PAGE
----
Share This




More Matter & Energy News

Friday, August 22, 2014

Featured Research

from universities, journals, and other organizations


Featured Videos

from AP, Reuters, AFP, and other news services

Is It a Plane? No, It's a Hoverbike

Is It a Plane? No, It's a Hoverbike

Reuters - Business Video Online (Aug. 22, 2014) — UK-based Malloy Aeronautics is preparing to test a manned quadcopter capable of out-manouvering a helicopter and presenting a new paradigm for aerial vehicles. A 1/3-sized scale model is already gaining popularity with drone enthusiasts around the world, with the full-sized manned model expected to take flight in the near future. Matthew Stock reports. Video provided by Reuters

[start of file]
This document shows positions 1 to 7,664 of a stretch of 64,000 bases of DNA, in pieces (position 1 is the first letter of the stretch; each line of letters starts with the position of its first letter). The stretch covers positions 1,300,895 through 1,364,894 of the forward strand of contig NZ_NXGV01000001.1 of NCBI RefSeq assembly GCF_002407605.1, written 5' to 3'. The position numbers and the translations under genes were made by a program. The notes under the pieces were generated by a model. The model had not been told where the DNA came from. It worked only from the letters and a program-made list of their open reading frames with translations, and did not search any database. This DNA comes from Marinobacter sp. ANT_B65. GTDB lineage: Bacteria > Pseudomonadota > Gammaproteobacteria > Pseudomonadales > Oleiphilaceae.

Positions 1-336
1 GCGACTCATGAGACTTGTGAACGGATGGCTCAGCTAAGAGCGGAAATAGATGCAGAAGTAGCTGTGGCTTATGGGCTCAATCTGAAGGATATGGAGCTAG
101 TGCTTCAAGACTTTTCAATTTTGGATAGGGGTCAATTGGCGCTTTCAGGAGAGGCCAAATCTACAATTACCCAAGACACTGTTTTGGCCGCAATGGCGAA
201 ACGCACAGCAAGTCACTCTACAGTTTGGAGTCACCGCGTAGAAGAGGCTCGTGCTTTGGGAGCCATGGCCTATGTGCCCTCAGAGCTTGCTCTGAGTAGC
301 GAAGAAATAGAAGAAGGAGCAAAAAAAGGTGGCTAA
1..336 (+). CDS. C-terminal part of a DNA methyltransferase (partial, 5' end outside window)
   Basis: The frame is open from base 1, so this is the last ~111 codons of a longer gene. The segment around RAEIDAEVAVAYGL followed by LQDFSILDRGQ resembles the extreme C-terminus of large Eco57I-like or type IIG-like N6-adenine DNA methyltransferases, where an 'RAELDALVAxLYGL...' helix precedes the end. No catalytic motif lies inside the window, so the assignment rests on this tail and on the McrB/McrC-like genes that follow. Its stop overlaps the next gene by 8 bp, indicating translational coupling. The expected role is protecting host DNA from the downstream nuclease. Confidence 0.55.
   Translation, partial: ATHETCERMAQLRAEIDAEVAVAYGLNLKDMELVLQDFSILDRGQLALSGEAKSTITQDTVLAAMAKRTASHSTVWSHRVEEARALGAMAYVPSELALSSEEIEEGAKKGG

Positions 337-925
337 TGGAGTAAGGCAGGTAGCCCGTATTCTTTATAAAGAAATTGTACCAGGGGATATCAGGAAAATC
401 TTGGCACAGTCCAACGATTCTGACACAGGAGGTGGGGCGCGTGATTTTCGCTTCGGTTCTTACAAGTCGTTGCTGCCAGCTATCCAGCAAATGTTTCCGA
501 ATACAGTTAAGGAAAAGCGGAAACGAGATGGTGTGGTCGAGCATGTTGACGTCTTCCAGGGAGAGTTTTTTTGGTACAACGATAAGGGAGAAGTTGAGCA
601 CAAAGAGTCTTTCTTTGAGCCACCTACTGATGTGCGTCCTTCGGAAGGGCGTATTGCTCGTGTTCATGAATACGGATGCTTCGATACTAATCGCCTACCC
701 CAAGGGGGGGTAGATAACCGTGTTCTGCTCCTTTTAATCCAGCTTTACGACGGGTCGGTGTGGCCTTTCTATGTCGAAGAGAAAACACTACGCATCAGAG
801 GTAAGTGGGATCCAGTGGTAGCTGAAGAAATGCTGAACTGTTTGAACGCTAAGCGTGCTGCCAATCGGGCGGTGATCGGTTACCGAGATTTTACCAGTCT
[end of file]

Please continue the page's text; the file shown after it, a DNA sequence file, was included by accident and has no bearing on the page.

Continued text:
Powered by NewsLook.com
Coal Gas Boom in China Holds Climate Risks

Coal Gas Boom in China Holds Climate Risks

AP (Aug. 22, 2014) — China's energy revolution could do more harm than good for the environment, despite the country's commitment to reducing pollution and curbing its carbon emissions. (Aug. 22) Video provided by AP
Powered by NewsLook.com
Former TSA X-Ray Scanners Easily Tricked To Miss Weapons

Former TSA X-Ray Scanners Easily Tricked To Miss Weapons

Newsy (Aug. 21, 2014) — Researchers found the scanners could be duped simply by placing a weapon off to the side of the body or encasing it under a plastic shield. Video provided by Newsy
Powered by NewsLook.com
Flower Power! Dandelions Make Car Tires?

Flower Power! Dandelions Make Car Tires?